Phoebe Handsjuk: Melbourne woman’s garbage chute death questions over fresh revelations

New questions have raised about an ‘accident’ that saw a Melbourne woman plunge 12-storeys to her death in her apartment’s rubbish chute.

The bizarre and horrifying death of a Melbourne woman who plunged 12-storeys down a rubbish chute in her apartment building is back in the spotlight.

Police initially suspected Phoebe Handsjuk had taken her own life but the Coroner later ruled a “freak accident” killed the 24-year-old in late 2010.

A cocktail of alcohol and sleeping pills saw her climb into the garbage chute in a sleepwalk-like state, falling feet first some 40m to the ground floor and landing in a garbage compactor that almost severed her foot, the Coroner ruled.

The court heard Ms Handsjuk was found dead on the floor of the garbage room in a pool of her own blood, tragically showing she had been flung from the compactor into a bin and managed to turn it over and crawl a short distance before succumbing to her serious injuries.

She shared the apartment with her older boyfriend Anthony Hampel, who came home that night and found a disturbance inside and called police. Coincidentally, Mr Hampel was hit by tragedy eight years later when his girlfriend at the time also died in unfortunate circumstances.

There is no suggestion Mr Hampel is accused of being involved in their deaths.

Last night, a television investigation reconstructed Ms Handsjuk’s supposed final moments and raised questions about the coroner’s findings.

The narrow garbage chute

Channel 9 show Under Investigation delved into the mysterious case on Monday night and conducted an experiment with a replica of the chute in the St Kilda Road apartment building.

A model who’s the same age and same build as Ms Handsjuk then tried to lift herself into the chute multiple times but was unsuccessful.

Eventually, with her arms directly over her head, the model could wriggle her way through the 22cm latch opening.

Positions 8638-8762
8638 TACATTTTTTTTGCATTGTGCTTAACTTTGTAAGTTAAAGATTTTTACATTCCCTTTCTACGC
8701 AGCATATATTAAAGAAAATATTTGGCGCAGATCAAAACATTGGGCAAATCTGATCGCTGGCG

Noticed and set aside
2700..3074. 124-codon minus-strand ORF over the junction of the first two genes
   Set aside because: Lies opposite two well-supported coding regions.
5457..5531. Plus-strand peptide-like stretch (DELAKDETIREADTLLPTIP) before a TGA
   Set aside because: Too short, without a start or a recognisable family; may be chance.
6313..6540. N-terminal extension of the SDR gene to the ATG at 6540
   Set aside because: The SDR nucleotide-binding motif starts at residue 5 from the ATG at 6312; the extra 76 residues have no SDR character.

“One of the major problems apart from the dimensions is that the door comes up against your lower back and jams you in,” Rowland Legg, a retired Victoria Police Detective, told the program.

“Trying to manoeuvre yourself is then not helped by the fact there is nothing to grip onto.”

Another fact to cast doubt on the theory is that investigators originally determined Ms Handsjuk had plunged down the chute with her hands at her side, given the injuries she sustained.

The experiment showed just how hard that would be.

“And on top of that whatever Phoebe had in her system at the time would have made it even more difficult,” Mr Legg said.

The coroner found that Ms Handsjuk would’ve been in a trancelike state from consuming significant amount of alcohol and the potent sleeping pill Stilnox.

Tests showed her blood alcohol content was three times the legal limit.

Multiple unanswered questions

On the morning of her death on December 2 in 2010, CCTV footage taken in the foyer of the luxury apartment building showed Ms Handsjuk leave with her dog at 11.44am

She returned a short time later.

Exactly what occurred in the hours that followed is unclear, but some time around 7pm, she fell down the narrow garbage chute.